It’s not uncommon for a city to possess an active music scene, but few cities can boast the legendary status that Bristol enjoys. In 2019, one of Bristol’s most inventive bands is Knave. And, much like their record ransacking predecessors, the group’s sound suggests an extensive music collection, an intimidating reading list and a great ear for melody.
One of perks of the glamorous life of music reviewing is that you get we to hear interesting music ahead of most listeners. We got the chance to listen to Knave’s most recent single Plain People OST. It’s out June 5th. We really enjoyed it in all its eerie beauty and got the chance to ask the band some tough questions. They were good sports and indulged us on topics ranging from global warming, religion and some of alternative rock’s holy cows.
It was nice to get to hear your song. We were really impressed. Your songwriting sounds very earnest and heartfelt. Do you feel its a risk expressing this in our day and age?
I don’t think it’s necessarily a risk, there’s a weird division amongst young people, music fans in general, even. They either want music that’s going to make them think, or music that is going to do the opposite. We’re probably going to try and avoid the latter as long as we can.
What’s the main theme of Plain People O.S.T?
It’s mostly about the state of the world currently. That sounds sort of vague, though. There’s references to global warming, austerity, totalitarian government among other things. The whole last section is just an inner-monologue, almost. There’s some wordplay in there, ultimately i’m alluding to the fact that whether people are on the left or the right, if you’re in the working class, you’re being shafted, and unity is the important thing to strive for.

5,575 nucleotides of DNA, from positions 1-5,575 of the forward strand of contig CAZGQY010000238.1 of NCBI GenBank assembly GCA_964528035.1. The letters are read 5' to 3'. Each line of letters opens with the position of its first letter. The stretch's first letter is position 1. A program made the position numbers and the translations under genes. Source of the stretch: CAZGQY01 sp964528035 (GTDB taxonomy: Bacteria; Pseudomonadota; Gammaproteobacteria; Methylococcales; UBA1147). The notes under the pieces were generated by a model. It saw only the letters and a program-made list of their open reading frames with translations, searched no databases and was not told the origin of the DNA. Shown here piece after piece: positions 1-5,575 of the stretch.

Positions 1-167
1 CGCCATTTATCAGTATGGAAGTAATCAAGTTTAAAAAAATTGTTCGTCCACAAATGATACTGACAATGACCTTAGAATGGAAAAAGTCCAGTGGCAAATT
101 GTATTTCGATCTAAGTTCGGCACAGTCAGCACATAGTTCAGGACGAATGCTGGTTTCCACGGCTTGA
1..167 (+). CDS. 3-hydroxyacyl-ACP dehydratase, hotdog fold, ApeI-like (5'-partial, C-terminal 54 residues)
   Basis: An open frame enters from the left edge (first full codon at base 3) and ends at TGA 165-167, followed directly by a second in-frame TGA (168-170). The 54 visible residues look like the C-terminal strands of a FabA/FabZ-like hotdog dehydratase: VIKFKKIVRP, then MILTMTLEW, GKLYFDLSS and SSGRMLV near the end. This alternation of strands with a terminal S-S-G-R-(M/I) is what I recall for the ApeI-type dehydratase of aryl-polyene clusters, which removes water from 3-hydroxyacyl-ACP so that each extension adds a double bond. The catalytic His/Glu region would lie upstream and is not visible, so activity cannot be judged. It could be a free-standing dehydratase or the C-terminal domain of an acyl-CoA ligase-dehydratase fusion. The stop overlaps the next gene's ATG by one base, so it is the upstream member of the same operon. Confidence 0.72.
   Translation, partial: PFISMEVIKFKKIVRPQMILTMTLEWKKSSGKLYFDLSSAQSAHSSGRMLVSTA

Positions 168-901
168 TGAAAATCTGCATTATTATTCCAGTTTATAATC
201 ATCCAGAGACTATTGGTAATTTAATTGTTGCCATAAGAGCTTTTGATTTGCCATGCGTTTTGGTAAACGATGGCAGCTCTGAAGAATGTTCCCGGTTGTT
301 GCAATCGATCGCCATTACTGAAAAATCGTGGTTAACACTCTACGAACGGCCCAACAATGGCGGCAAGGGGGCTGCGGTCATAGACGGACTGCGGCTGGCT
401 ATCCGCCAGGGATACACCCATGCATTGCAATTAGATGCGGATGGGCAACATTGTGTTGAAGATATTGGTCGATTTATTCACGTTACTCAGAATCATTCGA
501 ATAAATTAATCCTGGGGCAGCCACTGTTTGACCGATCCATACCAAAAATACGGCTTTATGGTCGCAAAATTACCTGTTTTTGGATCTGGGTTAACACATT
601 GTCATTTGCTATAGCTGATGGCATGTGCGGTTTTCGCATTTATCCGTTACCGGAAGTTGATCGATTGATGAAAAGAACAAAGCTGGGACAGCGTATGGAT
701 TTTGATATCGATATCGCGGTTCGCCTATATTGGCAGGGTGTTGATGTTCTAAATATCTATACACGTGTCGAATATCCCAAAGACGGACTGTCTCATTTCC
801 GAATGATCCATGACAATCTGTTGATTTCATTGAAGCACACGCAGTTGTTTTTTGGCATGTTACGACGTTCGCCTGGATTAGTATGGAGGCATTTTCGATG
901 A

If Knave is rock n’ roll, would you say you’re playing the devil’s music?
As much as I love that old Bill Hicks bit about the devil having some “jammin’ tunes, man”, to accept the existence of the devil would involve accepting the existence of a god. So no, I don’t know what kind of music we’re playing, in that respect!
Enjoyed the production on it. What was the vision there? And, did you take care of production duties yourself?
Thanks! It’s nice to talk to someone in the press who has actually heard the song. Our friend Adam Chinner produced the record, we were involved a lot in the process, though. He is the guy that’s smart enough to actualise our ideas for how we think things should sound, I would say. We’re not really sure about what the vision was specifically. It isn’t the way I would have usually produced a more acoustic sounding track. I think that the acoustic guitar feels impersonal, in places. Maybe that helps convey the message of the song, though. This track didn’t take all that much work, we had a final version back with us after less than four days of leaving the studio. I don’t think we made that much in the way of changes. We were going to include some strings, but I don’t think they felt necessary.
There seems to be a nod in your music to 1990s indie and alternative. Is that a conscious influence?
Definitely! Bands like Smashing Pumpkins, Alice in Chains, Pavement, Sunny Day Real Estate, PJ Harvey and so on, that’s all stuff that we are obsessed with. Fully obsessed, too. I don’t think we’re ever going to escape that influence in our music, that’s what always ends up pushing us towards the heavier, darker sound in places, I think. I think because of the kind of producer that Adam is, and the modern gear that we’re using, when we play a “heavy” riff or something, people would sooner associate it with metal bands, or maybe even our old band For The Oracle, but we think it is more like that 90s alternative sound you mentioned, that’s what we’re doing. We don’t mind that the production standard is more modern sounding.
What are some of your musical influences that are more difficult to spot on first listen?
On our new album you can hear that we’ve sampled artists like Burial. I don’t think that the influence his music has had on us is immediately clear. People like Mike Skinner from The Streets too, the spoken-word thing that has become a staple for us has definitely been inspired by Mike Skinner. Ben Howard was the driving influence behind making this record, which definitely isn’t going to be clear to anyone listening except for us haha!
Any upcoming live plans?
We’re torn! For us we’re weighing up either touring in Winter, or making another album. We’ll figure it out and get back to ya
If this turns out to be a gigantic hit, what’s your dream venue for a tour closer?
I suppose if we’re being realistic, playing a packed show at somewhere like The Fleece in Bristol would be cool. But who cares for realistic? I’d like to play at the Pompeii Ruins, to the ghosts.